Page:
One factor in a consumer laptop that can't be underestimated is the software bundle, and usually this is an overwhelming negative. In keeping with its business heritage, however, the X100e comes with a minimum of crapware. There's the Lenovo ThinkVantage tools application, a welcome alternative to the ever-sprawling Windows control panel. This provides the usual diagnostics, recovery and driver support, backup and restore, network connections, and a password manager. Apart from Adobe's Reader there are options to instal Symantec and Skype and a 60-day Office 2007 trial. But that's it, really.
Also available in red – shocker
With a size and weight similar to some of its Thinkpad X series siblings that are twice the price, the X100e is going to attract a lot of interest. Particularly with the excellent keyboard and basic, but chunkily robust construction. This is an ideal form factor for a second, occasional use machine. The X100e is in the netbook price range, yet it comes with full Windows 7 Professional, and Lenovo's support options. But it's getting mighty crowded in the market.
Most of the competition that's based on Intel's CULV (Centrino Ultra Low Voltage) chips is priced considerably higher, for example Acer's Aspire Timeline P4810T. Toshiba's T135, which claims a nine hour battery life, is quality competition, as is Samsung's X120, a similarly sized and priced contender. And if you include the grey channel and second hand market, then prices for Toshiba's sub-2lb Portege R500, and even Lenovo's own X200, plummet towards £500.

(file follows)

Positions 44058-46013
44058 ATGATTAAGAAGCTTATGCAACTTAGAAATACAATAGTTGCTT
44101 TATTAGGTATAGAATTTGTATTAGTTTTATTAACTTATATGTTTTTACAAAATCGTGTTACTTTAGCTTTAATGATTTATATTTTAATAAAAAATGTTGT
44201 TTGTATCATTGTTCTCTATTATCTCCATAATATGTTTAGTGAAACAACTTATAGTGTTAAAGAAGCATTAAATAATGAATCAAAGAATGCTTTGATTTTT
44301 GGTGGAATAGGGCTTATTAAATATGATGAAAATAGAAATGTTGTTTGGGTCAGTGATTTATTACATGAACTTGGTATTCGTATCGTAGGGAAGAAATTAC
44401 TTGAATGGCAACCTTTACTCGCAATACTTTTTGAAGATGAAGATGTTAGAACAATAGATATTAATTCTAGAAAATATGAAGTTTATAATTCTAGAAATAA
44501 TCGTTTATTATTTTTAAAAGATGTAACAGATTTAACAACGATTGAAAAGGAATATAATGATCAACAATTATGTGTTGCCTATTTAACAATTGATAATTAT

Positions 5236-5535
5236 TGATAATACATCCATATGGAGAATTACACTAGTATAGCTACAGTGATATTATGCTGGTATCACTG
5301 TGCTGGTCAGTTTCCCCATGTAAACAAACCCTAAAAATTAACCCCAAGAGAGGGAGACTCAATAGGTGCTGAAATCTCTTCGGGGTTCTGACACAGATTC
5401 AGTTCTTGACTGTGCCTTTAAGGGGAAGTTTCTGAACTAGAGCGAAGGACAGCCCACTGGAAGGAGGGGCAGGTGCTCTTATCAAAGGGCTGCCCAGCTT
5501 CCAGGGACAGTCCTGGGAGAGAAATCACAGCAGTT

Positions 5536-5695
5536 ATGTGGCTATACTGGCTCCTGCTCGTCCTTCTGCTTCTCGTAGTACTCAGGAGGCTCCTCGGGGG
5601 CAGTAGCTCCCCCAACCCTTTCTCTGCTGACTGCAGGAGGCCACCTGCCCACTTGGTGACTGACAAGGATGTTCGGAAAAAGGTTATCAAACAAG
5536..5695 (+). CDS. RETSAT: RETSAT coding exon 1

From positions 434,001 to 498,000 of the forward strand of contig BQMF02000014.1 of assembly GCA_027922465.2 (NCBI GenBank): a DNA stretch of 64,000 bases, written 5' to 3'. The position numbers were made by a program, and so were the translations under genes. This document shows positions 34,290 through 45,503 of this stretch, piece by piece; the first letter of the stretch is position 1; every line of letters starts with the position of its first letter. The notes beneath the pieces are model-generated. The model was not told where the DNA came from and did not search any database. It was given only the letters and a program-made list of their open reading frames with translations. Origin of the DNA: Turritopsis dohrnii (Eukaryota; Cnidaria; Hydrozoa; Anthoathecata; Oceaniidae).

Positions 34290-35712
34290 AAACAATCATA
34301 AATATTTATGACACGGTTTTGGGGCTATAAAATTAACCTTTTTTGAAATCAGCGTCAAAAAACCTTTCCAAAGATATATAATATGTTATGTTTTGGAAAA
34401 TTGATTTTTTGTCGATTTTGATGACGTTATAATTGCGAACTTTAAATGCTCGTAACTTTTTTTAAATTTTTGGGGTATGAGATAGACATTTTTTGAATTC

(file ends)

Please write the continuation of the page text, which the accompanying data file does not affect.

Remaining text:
Compared with these options, your £400-odd doesn't get you a machine with outstanding battery life, or great performance. So for some, the X100e might fall between two stools. But for conservative buyers, or those valuing robustness over whizz-bang features, and for those who find netbooks have too many compromises, the X100e is a strong contender. ®
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Lenovo ThinkPad X100e
My NC10 also does duty as a home media server - runs WIn7 HP with the media center, I leave it plugged in to the 42" Plasma in the living room and play all my ripped DVDs off it. It's a great little machine.
Like AC above, 720p is no problem in practically any format, but 1080p is only possible in MP4 and then it's a bit stuttery. Depends on the level of detail on the screen; lots of waving tree branches and it chokes back to about 5fps so I tend not to use that mode.
But we're talking about a 1.6GHz Atom with no discrete GPU - so pretty good going in my book.
I should hope so...
"has no trouble playing 720p MKV video (I haven't tried it with an external display, so I don't know about 1080 output)."
My Samsung NC10 can do BOTH 720p MKV (and MP4, FLV etc) AND 1080p MP4 (only format I've tested at 1080p) via the VGA port WITH Dual-View active! Admittedly it doesn't do it "out of the box", it does take a bit of fiddling with codecs/splitters, but it DOES do it.
Incidentally, I have found I CAN use my NC10 as a "main" computer replacement. It does everything I need it to, which is more a LOT more than just web/email. Yes, when it comes to raw number crunching it is slower than a full desktop/laptop but I knew that when I got it, so I don't really mind. For me its about the size, it goes literally everywhere with me.
I bought the X100e to replace the Ideapad S9e that i'd had for just over a year.
I love that fact that i can take it away on business trips and not feel like a tw@ when i have it on the desk in front of me.
Everyone would go "ooh, that's nice" and then 10seconds later be laughing as i strugled to type anything on the S9e's microscopic keyboard.
The X100e has Win7 Pro, can use 3GB of RAM and has 'Lenovo ThinkPad' on the case.
It's small, fairly light and most importantly no one rips the piss out of it in meetings!
What more do you want for £400?